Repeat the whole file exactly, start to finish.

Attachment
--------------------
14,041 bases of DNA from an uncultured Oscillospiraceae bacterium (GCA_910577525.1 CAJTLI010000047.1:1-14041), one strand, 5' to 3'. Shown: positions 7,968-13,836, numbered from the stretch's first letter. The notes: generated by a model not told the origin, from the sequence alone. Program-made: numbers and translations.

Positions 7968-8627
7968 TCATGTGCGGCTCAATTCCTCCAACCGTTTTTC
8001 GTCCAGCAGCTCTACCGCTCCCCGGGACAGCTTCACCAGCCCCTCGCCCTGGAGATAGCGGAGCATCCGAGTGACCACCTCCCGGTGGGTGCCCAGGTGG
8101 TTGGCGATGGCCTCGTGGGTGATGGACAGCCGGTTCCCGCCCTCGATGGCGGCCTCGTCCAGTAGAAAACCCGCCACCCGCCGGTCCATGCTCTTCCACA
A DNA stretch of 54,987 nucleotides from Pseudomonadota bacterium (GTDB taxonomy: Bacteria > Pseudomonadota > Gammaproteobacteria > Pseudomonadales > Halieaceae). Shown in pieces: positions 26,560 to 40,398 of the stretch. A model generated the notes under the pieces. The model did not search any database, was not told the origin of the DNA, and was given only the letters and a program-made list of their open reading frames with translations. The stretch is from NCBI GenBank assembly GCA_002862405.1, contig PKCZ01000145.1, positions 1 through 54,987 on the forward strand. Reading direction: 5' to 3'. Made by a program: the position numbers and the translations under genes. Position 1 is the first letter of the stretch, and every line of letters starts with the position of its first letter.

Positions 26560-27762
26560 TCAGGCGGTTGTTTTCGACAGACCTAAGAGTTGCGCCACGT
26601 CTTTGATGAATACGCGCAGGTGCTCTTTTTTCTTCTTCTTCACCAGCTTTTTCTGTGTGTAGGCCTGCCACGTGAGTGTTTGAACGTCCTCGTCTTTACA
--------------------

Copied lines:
14,041 bases of DNA from an uncultured Oscillospiraceae bacterium (GCA_910577525.1 CAJTLI010000047.1:1-14041), one strand, 5' to 3'. Shown: positions 7,968-13,836, numbered from the stretch's first letter. The notes: generated by a model not told the origin, from the sequence alone. Program-made: numbers and translations.

Positions 7968-8627
7968 TCATGTGCGGCTCAATTCCTCCAACCGTTTTTC
8001 GTCCAGCAGCTCTACCGCTCCCCGGGACAGCTTCACCAGCCCCTCGCCCTGGAGATAGCGGAGCATCCGAGTGACCACCTCCCGGTGGGTGCCCAGGTGG
8101 TTGGCGATGGCCTCGTGGGTGATGGACAGCCGGTTCCCGCCCTCGATGGCGGCCTCGTCCAGTAGAAAACCCGCCACCCGCCGGTCCATGCTCTTCCACA
A DNA stretch of 54,987 nucleotides from Pseudomonadota bacterium (GTDB taxonomy: Bacteria > Pseudomonadota > Gammaproteobacteria > Pseudomonadales > Halieaceae). Shown in pieces: positions 26,560 to 40,398 of the stretch. A model generated the notes under the pieces. The model did not search any database, was not told the origin of the DNA, and was given only the letters and a program-made list of their open reading frames with translations. The stretch is from NCBI GenBank assembly GCA_002862405.1, contig PKCZ01000145.1, positions 1 through 54,987 on the forward strand. Reading direction: 5' to 3'. Made by a program: the position numbers and the translations under genes. Position 1 is the first letter of the stretch, and every line of letters starts with the position of its first letter.

Positions 26560-27762
26560 TCAGGCGGTTGTTTTCGACAGACCTAAGAGTTGCGCCACGT
26601 CTTTGATGAATACGCGCAGGTGCTCTTTTTTCTTCTTCTTCACCAGCTTTTTCTGTGTGTAGGCCTGCCACGTGAGTGTTTGAACGTCCTCGTCTTTACA